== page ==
The only way to reach these mountains in relative safety is via helicopter. A generous grant from the European Union made hiring a helicopter for this expedition possible, thus turning the dream into reality. Helicopter forays from our base camp allowed our expedition team to reach the peaks with sufficient food, water and necessary equipment to spend several days and nights on each mountain. Although the team represented a range of expertise, and many interesting animal species were found, we focus here on the botanical side of the mission and share some of the most exciting plant species found on each of the three mountaintops.

A blue and white helicopter prepares to take off from a high plateau.

© V. De Cauwer


The Otjihipa Range

The Otjihipa range in Namibia is bordered by the Kunene River in the north and the Marienfluss Valley in the west. The team visited one of the highest areas of the easternmost part of this range, a roughly 10 km long, northwest-southeast ridge with the highest peak in the northwest at 1973 m. Our temporary camp was centrally situated on this ridge, which we called Middelberg (translated: middle of the mountain). Unlike what some may expect, the ridge is not bare rock with a few sparse grasses and herbs, but boasts a diverse shrub and woodland vegetation as two geological formations meet on top of this plateau that create different soil types.

Exotic looking bushes in the foreground with pink-topped mountains in the background.

© W. Swanepoel


Many Kaokoveld endemic plant species were found, particularly from the genus Euphorbia. These included the majestic Kaoko tree-euphorbia (Euphorbia eduardoi) which grows in abundance on the plateau and slopes, the rare short-stemmed candelabra tree (Euphorbia otjingandu) and the smaller, thorny ohahi (Euphorbia otjipembana). One of the most common tree species was the paper-barked milkbush (Euphorbia guerichiana), which was more often than not damaged at the roots and lower stem by porcupine. Perhaps the most exciting botanical find on this mountain was the Angola cabbage tree (Cussonia angolensis) that was previously only known from the Baynes Mountains in Namibia further to the east (other populations are known in Angola).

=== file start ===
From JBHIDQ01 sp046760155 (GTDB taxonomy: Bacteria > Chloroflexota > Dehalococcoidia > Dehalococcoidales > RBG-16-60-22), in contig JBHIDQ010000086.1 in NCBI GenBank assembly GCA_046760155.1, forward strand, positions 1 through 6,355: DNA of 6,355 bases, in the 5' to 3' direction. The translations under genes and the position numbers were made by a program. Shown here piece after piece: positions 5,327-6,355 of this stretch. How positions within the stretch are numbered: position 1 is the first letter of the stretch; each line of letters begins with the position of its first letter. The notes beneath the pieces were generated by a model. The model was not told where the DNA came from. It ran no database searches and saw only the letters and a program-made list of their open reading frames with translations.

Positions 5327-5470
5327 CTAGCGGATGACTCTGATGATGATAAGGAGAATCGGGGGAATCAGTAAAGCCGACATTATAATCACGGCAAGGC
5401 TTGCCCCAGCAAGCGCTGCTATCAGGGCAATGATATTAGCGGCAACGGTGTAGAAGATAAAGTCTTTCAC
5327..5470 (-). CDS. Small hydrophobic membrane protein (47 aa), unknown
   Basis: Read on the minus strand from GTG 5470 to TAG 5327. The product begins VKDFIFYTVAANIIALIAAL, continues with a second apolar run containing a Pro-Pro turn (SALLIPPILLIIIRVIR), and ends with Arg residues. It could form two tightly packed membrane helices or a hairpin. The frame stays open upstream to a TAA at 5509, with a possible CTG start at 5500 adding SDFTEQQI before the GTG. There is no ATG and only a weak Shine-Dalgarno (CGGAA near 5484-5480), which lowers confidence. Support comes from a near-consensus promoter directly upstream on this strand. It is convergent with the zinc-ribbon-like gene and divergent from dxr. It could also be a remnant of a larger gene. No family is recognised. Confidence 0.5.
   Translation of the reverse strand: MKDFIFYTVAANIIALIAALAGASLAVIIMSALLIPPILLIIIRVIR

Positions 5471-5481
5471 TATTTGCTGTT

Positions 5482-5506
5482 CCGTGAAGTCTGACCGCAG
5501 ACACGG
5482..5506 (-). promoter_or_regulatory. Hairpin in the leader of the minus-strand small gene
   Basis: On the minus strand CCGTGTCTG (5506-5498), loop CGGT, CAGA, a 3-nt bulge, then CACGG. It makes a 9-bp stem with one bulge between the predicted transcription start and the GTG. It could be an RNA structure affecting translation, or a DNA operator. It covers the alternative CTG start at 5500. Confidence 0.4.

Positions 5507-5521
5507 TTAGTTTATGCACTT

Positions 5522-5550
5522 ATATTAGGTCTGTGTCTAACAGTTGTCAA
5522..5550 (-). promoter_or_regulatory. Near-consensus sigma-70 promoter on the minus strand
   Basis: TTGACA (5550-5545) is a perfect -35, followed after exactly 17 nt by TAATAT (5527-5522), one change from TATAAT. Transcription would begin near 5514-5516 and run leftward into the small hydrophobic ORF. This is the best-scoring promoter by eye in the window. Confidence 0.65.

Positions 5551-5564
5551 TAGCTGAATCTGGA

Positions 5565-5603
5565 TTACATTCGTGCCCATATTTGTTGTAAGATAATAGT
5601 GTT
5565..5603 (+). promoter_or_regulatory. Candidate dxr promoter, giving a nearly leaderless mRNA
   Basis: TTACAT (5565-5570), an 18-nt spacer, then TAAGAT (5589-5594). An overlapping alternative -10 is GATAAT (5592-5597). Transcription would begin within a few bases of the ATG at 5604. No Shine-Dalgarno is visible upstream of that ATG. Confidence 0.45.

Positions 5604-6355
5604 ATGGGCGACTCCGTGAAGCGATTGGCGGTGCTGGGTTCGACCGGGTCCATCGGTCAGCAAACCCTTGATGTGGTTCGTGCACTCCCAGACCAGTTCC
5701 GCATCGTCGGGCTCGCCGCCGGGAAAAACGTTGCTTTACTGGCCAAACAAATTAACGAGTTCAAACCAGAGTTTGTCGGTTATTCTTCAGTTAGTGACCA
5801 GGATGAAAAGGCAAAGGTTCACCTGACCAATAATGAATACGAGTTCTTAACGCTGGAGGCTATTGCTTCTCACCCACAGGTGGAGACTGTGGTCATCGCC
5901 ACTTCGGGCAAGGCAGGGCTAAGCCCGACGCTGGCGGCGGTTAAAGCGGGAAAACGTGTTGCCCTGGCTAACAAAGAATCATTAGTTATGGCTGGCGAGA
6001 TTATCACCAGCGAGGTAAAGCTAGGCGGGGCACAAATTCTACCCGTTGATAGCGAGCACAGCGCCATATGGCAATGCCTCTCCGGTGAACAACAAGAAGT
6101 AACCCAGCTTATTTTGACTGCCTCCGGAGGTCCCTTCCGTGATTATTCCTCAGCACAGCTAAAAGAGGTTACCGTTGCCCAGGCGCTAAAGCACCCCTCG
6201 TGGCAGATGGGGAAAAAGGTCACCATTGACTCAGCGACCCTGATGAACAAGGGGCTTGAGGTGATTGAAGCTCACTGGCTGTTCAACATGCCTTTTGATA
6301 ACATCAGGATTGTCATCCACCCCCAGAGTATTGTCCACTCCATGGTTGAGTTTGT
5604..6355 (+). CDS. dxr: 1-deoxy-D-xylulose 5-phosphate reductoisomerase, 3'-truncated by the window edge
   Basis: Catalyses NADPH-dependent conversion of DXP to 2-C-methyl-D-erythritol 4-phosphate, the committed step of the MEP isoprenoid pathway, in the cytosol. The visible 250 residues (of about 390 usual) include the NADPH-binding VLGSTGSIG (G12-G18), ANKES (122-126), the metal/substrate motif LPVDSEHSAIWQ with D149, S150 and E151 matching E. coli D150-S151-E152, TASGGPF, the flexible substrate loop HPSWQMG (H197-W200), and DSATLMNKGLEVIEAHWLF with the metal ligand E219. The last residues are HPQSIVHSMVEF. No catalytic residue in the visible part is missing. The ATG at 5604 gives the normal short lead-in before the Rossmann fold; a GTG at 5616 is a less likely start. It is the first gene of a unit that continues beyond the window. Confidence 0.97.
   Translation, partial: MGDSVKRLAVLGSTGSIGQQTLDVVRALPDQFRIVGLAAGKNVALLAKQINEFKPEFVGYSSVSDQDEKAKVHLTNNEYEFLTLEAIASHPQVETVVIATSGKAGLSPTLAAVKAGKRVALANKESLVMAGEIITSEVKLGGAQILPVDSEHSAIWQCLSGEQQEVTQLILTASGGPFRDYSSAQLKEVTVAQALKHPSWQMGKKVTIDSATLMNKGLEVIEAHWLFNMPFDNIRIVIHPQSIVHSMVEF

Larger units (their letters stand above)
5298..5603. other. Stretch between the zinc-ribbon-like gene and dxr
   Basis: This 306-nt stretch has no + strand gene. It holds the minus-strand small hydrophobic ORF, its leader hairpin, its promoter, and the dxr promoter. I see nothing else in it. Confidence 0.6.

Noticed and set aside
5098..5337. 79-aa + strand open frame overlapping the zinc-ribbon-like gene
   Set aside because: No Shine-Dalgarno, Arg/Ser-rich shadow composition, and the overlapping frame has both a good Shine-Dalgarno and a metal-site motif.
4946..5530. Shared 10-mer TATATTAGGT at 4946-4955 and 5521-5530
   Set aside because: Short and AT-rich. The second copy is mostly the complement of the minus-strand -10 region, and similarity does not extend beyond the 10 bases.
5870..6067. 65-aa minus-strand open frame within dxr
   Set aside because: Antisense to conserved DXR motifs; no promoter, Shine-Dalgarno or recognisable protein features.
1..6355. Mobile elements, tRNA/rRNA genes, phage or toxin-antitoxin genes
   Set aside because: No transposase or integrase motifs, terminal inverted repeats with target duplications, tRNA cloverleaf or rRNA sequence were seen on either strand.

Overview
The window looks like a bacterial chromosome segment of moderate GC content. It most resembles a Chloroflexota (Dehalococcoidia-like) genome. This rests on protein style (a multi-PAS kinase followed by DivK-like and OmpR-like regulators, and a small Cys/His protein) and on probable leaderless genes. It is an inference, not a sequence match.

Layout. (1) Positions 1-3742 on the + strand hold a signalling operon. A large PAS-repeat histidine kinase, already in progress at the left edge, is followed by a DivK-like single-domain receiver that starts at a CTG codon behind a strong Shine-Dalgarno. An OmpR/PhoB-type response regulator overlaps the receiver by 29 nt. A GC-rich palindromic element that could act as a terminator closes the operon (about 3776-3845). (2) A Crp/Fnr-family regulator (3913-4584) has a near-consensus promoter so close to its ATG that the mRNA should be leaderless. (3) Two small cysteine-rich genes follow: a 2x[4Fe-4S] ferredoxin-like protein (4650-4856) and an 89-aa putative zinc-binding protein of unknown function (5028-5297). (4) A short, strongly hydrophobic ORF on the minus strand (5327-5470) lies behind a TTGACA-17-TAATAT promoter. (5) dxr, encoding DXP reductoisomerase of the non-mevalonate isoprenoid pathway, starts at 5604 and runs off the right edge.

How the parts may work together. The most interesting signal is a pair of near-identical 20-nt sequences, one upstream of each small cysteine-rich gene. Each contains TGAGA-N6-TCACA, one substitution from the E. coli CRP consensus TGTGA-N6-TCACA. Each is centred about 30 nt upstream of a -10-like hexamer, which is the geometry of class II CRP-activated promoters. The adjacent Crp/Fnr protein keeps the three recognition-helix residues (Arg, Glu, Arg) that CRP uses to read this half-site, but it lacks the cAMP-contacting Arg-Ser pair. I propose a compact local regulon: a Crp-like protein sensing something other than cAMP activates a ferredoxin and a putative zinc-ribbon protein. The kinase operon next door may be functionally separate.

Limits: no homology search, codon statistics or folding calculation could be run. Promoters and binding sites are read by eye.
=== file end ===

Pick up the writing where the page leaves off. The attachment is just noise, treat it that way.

Beyond plants, one of the most spectacular finds on this mountain was a large, two-chambered dry cave with intact stalactites and stalagmites. Our cursory investigation suggested that it was pristine and did not seem to have been visited or used by humans before.

A cactus like plant growing from rocky ground.

© V. De Cauwer

Dark stems and bright green leaves sprouting from amongst the rocks.

© V. De Cauwer


Serra Tchamalindi

Serra Tchamalindi is a 40 km long, crescent-shaped west-east quartzitic sandstone range located immediately north of the Kunene River in Iona National Park in Angola. The undulating upper plateau has an elevation of 1700 to 1900 m and is surrounded by sheer cliffs. Various drainage lines cut through the cliffs from the central west-east watershed forming deep gorges in places. The team visited the easternmost section of this range and set up camp at about 1420 m elevation, as the helicopter could not land higher up the mountain where it was covered with a continuous tree layer.

View down towards a valley with trees and shrubs in the foreground.

© V. De Cauwer

A small plant with green leaves and yellow flowers.

© V. De Cauwer